Would a Private Social Security System Be Good for the Disabled?

Brief Analyses | Social Security

No. 296
Wednesday, June 30, 1999
by Merrill Matthews Jr.

Social Security is not just a retirement system; it is social insurance that also provides disability income for individuals who are injured and cannot work, as well as a death benefit and survivors benefits for widows and widowers age 60 or older and children under age 18.

Any plan to substitute a system of private retirement accounts for the current Social Security program needs to take these ancillary benefits into consideration. Fortunately, three Texas counties changed to a private system in 1981 and 1982, and their program could serve as a model for federal Social Security reform.

How Big Is the Problem of Disabled Workers?

Two Social Security programs currently provide income assistance for the disabled. Disability Insurance (DI), established in 1956, provides income to 4.7 million disabled workers who worked long enough to qualify for Social Security benefits.

Supplemental Security Income (SSI), established in 1974, provides cash assistance to 3.6 million working-age disabled people. SSI is a means-tested program that covers disabled people who have never qualified for Social Security. Thus SSI functions primarily as welfare rather than as disability insurance.

What Three Texas Counties Did

The original Social Security Act permitted municipal governments to opt out of the system - a loophole Congress closed in 1983. In 1981 employees of Galveston County, Texas, voted 78 percent to 22 percent to leave Social Security for a private alternative. Brazoria and Matagorda counties followed in 1982, and today the private plan has about 4,500 participants. In the private plan, contributions are similar to those for Social Security but returns are quite different. For example, in Galveston:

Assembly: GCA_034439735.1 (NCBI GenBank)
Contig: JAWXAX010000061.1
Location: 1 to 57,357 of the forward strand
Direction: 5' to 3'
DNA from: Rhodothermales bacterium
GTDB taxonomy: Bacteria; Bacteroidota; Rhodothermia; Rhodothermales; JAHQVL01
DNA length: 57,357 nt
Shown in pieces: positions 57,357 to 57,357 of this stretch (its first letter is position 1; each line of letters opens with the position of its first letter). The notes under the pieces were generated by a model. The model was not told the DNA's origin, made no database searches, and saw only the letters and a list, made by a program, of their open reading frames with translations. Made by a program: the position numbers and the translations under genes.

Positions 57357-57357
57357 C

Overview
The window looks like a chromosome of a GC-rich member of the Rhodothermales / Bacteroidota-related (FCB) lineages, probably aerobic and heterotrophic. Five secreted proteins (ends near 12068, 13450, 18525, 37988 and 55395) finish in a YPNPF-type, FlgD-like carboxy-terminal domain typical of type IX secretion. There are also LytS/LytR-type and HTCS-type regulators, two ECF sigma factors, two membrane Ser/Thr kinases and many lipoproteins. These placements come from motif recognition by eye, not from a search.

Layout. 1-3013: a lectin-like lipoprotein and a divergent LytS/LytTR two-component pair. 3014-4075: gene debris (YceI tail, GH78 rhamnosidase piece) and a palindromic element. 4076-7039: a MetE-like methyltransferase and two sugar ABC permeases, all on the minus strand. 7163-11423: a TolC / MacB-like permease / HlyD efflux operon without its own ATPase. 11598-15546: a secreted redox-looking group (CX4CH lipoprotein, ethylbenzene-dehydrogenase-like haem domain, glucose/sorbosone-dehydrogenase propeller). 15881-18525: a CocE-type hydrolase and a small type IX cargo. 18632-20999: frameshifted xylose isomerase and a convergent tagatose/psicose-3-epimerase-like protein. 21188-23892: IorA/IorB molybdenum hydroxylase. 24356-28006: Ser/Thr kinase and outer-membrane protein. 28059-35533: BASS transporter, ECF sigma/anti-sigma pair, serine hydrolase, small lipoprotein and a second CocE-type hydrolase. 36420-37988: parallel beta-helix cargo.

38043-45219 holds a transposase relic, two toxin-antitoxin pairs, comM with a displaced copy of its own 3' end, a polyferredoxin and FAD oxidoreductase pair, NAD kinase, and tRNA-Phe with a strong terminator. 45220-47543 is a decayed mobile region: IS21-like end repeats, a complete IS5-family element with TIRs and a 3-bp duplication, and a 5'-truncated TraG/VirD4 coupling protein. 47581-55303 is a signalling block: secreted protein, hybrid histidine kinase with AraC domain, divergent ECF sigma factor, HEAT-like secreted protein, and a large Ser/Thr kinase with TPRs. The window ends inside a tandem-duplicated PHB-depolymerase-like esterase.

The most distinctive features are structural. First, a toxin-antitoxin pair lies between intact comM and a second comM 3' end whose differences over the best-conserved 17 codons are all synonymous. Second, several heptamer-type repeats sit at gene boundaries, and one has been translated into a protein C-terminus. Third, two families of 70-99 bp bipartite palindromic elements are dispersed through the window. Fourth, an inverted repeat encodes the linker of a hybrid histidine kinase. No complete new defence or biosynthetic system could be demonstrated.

• Each employee is required to contribute 6.13 percent of income, while the county contributes 7.65 percent - for a total contribution of 13.78 percent.
  • Of that 13.78 percent, 9.8 percentage points goes to the employee's individual retirement account, which pays a fixed interest rate, compounded daily (the average over the years has been about 6.5 percent).
  • Of the remainder, 1.18 percentage points pays for disability insurance, with the rest going to a "self-completion" premium - which requires the insurer to create a second retirement account for a disabled worker and continue to make deposits into that account as long as the worker remains on disability - and a life insurance premium to cover the employee in case of death.
  • Workers continue to pay their Medicare payroll taxes and to receive Medicare benefits upon retirement.
Disability Benefits under the Private Plan

Both DI and the private disability program have advantages and disadvantages. Under both programs, workers must wait six months before they can apply for disability benefits. One advantage of DI is that it is indexed to the rate of inflation so that payments grow over time, while the private plan's reimbursement, though usually higher, is not indexed. In addition, those who receive cash benefits under DI for 24 months qualify for Medicare coverage to pay for health care expenses. Disabled workers in the private plan can continue in their employers' plan for 18 months under federal law, then purchase an individual policy, but they are responsible for the premiums.

However, the private plan provides a number of benefits not included under Social Security's Disability Insurance program. For example:

  • Disabled workers get 60 percent of their pay, up to a maximum of $5,000 per month, which is generally more than the benefit under DI.
  • The private insurer continues paying life insurance premiums for a death benefit that is three times the employee's annual salary, with a minimum of $50,000 and a maximum of $150,000. Social Security pays only a $255 death benefit plus survivors benefits to certain individuals.
  • Disabled workers are eligible to draw on money from their private retirement account if needed.